Di Drummond: ‘Research Work’/’Research Works!’: Cultural Well Being and the historical investigation of ‘Work’

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For the past thirty years my research work has been researching work, specifically, the history of railway employment. One of the challenges of my research has been engaging railway workers in their own history. Starting at ‘home’ in the railway town of Crewe1, part of my current research now focuses on railway worker communities in Britain, the British abroad, and settler and colonised peoples across the Empire.

The proposed presentation will consider two questions: ‘How can my work and the work of those engaged, or once engaged, in various aspects of international railways, be brought together in a post-colonial context?’ and, ‘How might reminiscing about their ‘working past’ improve the cultural well being of redundant, retired and displaced railway workers?’ Designing my own research round these questions will, hopefully, turn my ‘research work’ into ‘research [that] works’, making it significant to this railway worker audience. In the proposed presentation I will also consider how I plan to do this, asking wider, more generic questions, ‘Where will my research take me?’2, and where might it take others, in light of the question, ‘Where has my research taken me in the past?’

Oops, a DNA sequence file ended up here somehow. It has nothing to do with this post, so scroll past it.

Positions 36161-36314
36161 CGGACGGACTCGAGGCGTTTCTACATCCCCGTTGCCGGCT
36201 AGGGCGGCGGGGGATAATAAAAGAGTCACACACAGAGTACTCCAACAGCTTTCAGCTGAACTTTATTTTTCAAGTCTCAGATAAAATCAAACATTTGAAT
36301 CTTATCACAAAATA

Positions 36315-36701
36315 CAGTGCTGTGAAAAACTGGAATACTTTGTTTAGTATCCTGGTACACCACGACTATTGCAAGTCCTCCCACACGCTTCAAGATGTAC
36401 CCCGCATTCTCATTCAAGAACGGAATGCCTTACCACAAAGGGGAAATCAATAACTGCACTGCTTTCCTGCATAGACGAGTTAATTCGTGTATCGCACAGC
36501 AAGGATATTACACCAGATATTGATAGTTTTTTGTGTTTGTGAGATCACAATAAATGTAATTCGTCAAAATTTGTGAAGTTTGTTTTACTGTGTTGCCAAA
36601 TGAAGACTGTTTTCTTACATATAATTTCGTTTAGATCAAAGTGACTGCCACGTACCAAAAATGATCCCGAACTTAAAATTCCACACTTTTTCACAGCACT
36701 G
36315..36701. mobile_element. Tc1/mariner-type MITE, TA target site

References

1. Historical Advisor to Crewe Heritage Exhibition, 1986-7, D K Drummond, Crewe: Railway Town Company and People, 1840-1914, Scolar Press, Aldershot, 1995 and Tracing Your Railway Ancestors, Pen and Sword, Barnsley, 2010, and ‘Living in a Railway Town’, Railways Change Lives Conferences, The National Archives, 7th September 2013 and The National Railway Museum, 14th September, 2013, see http://www.nationalarchives.gov.uk/conferences/speakers.htm

2. The topic of the 2011 Crest Symposium.

Download the poster: Di Drummond CREST Symposium Poster 2013